Binding cell walls
Corn pericarp cell walls are composed of polysaccharides, lignin, and protein compounds tightly bound together by another carbon-based chemical called dehydrodferulates (DFA). This is a common feature of many other C4 grasses including cells in leaves and stems. Increases in DFA has been associated with more resistance to ear damage from European, Mediterranean and tropical corn borers and grain storage insects. The feature of tightly binding the cell wall components have been shown to correlate with reduced insect damage in stalk and leaf tissue as well.
Fungi such as Gibberella zeae and Aspergillus species can invade stored grain under some conditions. These fungi not only can destroy grain quality but also can produce mycotoxins dangerous to humans and livestock. The tight binding of pericarp cells can ward off invasion of the grain, but some infection can occur through the silk previous to pollination. There is evidence that higher concentrations of DFA in the pericarp and aleurone is associated with a reduction in mycotoxin production. Apparently, the interaction of the fungal enzymes interacts with the cell walls, causing the release of ferulic acid that is believed to inhibit the ability of the fungus to produce mycotoxins.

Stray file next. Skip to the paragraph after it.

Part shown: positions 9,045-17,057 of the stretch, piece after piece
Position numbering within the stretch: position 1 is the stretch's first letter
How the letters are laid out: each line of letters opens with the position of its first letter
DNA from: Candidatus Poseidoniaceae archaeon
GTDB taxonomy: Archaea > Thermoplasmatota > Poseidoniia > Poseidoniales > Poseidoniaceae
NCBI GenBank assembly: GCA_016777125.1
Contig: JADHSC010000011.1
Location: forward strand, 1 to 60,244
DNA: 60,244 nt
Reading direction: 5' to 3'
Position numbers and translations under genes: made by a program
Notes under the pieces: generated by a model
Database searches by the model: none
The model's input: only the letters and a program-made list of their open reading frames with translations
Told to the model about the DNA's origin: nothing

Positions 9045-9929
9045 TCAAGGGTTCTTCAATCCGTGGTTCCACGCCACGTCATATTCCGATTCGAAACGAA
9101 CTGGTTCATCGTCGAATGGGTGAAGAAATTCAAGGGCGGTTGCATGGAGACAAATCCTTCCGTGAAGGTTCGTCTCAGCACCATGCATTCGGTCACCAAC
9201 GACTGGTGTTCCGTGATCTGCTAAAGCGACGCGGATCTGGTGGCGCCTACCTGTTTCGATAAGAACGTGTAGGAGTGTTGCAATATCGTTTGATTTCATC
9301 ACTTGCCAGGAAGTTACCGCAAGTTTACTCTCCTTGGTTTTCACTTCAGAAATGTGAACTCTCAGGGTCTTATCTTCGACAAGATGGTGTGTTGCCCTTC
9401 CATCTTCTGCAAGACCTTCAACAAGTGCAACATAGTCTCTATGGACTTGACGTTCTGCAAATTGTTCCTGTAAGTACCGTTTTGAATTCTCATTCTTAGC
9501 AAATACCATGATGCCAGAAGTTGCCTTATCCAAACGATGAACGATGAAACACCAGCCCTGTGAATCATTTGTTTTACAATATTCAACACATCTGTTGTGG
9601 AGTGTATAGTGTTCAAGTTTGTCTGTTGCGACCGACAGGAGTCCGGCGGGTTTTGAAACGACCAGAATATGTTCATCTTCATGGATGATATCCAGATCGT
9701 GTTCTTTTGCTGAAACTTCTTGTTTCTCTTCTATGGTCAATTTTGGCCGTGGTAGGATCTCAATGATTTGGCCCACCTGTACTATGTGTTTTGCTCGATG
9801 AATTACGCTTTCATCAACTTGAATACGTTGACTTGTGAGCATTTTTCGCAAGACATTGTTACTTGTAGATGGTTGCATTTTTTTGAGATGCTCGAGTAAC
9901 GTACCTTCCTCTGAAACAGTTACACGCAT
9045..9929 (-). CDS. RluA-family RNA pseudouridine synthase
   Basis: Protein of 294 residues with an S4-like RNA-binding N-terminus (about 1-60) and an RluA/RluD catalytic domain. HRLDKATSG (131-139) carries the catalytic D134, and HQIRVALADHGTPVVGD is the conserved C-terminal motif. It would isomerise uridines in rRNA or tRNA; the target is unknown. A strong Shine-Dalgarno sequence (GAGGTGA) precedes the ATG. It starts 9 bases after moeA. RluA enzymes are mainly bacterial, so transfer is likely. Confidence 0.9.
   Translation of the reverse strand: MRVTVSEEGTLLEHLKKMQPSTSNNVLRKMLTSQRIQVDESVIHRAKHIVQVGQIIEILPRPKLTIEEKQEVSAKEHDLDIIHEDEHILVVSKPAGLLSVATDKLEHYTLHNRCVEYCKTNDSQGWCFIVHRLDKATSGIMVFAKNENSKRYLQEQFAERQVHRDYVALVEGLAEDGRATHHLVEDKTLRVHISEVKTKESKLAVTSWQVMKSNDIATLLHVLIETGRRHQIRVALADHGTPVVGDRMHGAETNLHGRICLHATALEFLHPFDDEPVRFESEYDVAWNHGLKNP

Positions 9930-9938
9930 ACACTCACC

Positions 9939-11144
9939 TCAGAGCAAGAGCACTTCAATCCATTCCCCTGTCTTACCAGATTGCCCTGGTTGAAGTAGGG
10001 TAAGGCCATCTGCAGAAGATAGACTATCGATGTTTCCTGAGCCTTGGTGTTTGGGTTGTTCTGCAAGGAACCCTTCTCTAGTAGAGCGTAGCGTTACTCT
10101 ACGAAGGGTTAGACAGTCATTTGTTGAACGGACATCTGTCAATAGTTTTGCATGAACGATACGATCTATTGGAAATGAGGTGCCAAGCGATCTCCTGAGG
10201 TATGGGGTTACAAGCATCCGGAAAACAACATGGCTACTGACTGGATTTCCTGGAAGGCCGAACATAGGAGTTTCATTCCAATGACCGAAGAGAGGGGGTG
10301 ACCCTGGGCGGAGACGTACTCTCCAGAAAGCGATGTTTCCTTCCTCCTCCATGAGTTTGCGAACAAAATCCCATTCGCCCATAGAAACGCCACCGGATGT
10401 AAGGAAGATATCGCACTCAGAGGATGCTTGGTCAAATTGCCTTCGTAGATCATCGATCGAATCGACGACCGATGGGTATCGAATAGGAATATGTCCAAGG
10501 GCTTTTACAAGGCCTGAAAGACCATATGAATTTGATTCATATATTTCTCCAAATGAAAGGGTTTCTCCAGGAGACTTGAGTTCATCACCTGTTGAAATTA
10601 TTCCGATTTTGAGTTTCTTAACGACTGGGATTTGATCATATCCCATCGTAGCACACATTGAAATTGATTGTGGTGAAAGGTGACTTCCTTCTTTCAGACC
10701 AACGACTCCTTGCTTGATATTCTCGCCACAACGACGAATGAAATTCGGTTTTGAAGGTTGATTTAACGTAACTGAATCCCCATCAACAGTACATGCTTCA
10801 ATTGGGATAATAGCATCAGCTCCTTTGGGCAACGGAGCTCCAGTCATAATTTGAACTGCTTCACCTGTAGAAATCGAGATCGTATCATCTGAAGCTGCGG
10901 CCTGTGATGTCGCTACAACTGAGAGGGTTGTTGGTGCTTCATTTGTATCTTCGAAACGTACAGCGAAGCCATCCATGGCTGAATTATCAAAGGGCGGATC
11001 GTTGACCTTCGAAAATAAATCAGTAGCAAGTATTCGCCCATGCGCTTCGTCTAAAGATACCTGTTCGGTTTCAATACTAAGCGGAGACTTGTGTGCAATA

The more we learn of the complexities involved in insect and pathogen resistance in corn along with the physical aspects of the corn plant’s structures it is easier to identify with the significance of field tests over multiple environments to select the best hybrid. It is not surprising that the corn genome includes at least 30,000 genes. We also should not be surprised when the ‘best’ hybrid in some environments is not the best in all environments
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About Corn Journal
The purpose of this blog is to share perspectives of the biology of corn, its seed and diseases in a mix of technical and not so technical terms with all who are interested in this major crop. With more technical references to any of the topics easily available on the web with a search of key words, the blog will rarely cite references but will attempt to be accurate. Comments are welcome but will be screened before publishing. Comments and questions directed to the author by emails are encouraged.